Getting Familiar with SOLIDWORKS Hole Wizard
In SOLIDWORKS, hole features can vary in complexity from a simple Extruded Cut to a fully threaded Advanced Hole. For everything in between, however, the Hole Wizard command is an excellent choice, allowing designers to build real intelligence into products and optimize design flexibility and efficiency. In this article, we will be exploring the Hole Wizard command, and learning how to define and apply industry standard holes to a part in the simplest possible manner.
Hole Wizard Command
The hole wizard command can be found on the Features tab in the CommandManager:
Unlike most traditional sketched features, the Hole Wizard command can be accessed without being in the sketch environment. Once activated, options to define the hole type/specification and position are controlled through the PropertyManager in two unique tabs, as seen below:
Available feature styles include Counterbore, Countersink, and Tapered Tap, among many others. The “Hole” style is very similar to a standard Extruded Cut hole, but includes standardized sizes and will be recognized by other commands such as Smart Fasteners more effectively. Hovering the cursor over any of the picture symbols will display a tooltip indicating the hole type.
While all hole styles (with the exception of Legacy Hole) include the same standards, the type options will vary according to the hole style selected.
The Hole Specifications group box includes two dropdowns for controlling both size and fit. While the Size category is self-explanatory, the Fit category will allow you to adjust the hole’s dimensions by selecting Close, Normal, or Loose. The values for these fit types are built into the SOLIDWORKS Toolbox Configurator (discussed at the end of this article) and can be adjusted manually if desired. Finally, the Show Custom Sizing checkbox can be activated to override the standard hole dimensions, but we recommend this option be used with discretion, as it may cause fitment issues with applied fasteners.
Finally, the End Condition dropdown allows the depth of the hole to be set, and an Options group box provides a number of options for controlling parameters such as head clearance or thread type and will vary according to the hole type selected.
Once all the settings for the hole have been selected, the next step is to position the holes. Click the Positions tab to begin positioning. To position the holes in a planar fashion, simply select a face as a reference. Alternatively, you can click the 3D Sketch button to position holes in 3D (especially useful for adding holes to non-planar surfaces). For more information on using the 3D Sketch option with the Hole Wizard, consider taking a look at this video.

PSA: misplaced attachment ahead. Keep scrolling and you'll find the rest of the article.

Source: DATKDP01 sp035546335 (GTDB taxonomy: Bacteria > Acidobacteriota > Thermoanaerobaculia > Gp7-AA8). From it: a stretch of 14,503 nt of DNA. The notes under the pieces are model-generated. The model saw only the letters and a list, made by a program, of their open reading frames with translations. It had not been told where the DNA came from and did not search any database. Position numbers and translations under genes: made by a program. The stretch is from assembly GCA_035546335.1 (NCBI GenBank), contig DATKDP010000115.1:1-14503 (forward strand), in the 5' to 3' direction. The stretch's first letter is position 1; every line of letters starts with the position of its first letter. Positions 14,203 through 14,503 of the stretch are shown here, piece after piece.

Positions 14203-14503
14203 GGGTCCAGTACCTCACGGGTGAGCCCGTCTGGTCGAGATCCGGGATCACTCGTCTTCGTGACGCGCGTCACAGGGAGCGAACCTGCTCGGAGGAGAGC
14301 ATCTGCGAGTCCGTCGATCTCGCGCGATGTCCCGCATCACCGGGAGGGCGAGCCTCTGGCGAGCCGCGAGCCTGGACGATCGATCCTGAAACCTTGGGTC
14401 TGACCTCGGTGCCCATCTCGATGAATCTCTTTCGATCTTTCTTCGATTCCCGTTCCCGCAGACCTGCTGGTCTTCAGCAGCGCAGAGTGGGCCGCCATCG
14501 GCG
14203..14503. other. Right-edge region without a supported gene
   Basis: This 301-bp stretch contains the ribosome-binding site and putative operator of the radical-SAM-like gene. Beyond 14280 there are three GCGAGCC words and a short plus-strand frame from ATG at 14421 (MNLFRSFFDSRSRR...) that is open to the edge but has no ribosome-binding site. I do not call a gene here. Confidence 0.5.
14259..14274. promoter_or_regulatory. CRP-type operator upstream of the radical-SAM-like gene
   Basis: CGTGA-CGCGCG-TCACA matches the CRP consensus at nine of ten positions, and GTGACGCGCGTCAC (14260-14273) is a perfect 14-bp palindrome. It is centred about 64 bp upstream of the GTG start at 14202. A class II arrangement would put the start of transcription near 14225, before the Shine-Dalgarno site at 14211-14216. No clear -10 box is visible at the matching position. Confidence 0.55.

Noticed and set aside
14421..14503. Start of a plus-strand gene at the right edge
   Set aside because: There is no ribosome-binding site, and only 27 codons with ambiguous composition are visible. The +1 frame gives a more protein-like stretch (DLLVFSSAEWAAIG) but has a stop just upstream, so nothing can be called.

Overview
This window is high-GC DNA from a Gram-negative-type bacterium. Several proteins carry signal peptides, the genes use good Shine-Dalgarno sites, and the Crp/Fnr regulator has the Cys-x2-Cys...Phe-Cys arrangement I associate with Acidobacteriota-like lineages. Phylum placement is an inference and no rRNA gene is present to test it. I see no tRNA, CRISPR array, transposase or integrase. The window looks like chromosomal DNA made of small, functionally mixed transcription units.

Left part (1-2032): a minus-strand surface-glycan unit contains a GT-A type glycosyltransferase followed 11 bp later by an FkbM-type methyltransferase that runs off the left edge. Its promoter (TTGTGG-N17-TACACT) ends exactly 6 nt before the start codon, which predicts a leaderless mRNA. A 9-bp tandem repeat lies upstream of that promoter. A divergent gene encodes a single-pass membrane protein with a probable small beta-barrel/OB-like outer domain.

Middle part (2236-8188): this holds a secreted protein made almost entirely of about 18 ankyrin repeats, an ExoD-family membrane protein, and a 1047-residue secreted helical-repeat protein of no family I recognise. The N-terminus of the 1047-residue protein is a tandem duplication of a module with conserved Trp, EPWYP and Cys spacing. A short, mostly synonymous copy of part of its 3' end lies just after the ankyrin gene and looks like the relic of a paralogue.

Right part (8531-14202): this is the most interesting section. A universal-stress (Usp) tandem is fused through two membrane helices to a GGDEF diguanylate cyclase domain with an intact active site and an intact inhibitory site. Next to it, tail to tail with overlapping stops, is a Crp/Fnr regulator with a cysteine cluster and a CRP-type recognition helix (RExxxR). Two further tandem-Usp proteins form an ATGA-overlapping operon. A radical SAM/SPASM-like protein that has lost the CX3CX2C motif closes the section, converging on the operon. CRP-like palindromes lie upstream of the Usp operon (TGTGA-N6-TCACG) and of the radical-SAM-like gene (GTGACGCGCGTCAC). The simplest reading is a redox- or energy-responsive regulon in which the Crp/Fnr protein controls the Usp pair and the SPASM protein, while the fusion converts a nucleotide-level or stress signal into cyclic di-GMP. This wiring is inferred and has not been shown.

Once the position mode has been selected, sketch mode is automatically activated, along with the Point tool. Each point placed will represent the center of a hole instance, and previews will appear for each instance as it is placed. A combination of construction geometry, sketch relations, and dimensions can be used to fully constrain the hole positions:
It should be noted that each unique hole type/size will require its own Hole Wizard feature, as different specifications cannot be combined into the same feature.
One of the major advantages to using the Hole Wizard over traditional cut methods is the intelligence that is built into it. If you have access to the Toolbox add-in, you’ll also have access to the Smart Fasteners command in assemblies, which leverages existing Hole Wizard features and applies the appropriate fasteners automatically. For more information on Smart Fasteners, consider taking a look at this video on the subject.
Finally, it’s worth mentioning that custom standards for hole size, screw clearance, and thread data can be created for Hole Wizard features using the Toolbox Configurator. Additionally, this dialog can be used to disable specific sizes/standards to avoid accidentally using them in design, and also controls the default fasteners assigned when using Smart Fasteners. For more information on using this dialog, the Help file is particularly useful.
In this blog, we discussed the SOLIDWORKS Hole Wizard feature and showed how to use the associated PropertyManager to define hole type, specification, and position. With a variety of industry standard hole types, from Counterbore to Tapped and everything in between, the Hole Wizard provides a much faster and more intelligent solution to traditional features while enabling productivity tools such as Smart Fasteners. Do you have any additional tips or tricks for using the Hole Wizard more effectively? Let us know in the comments!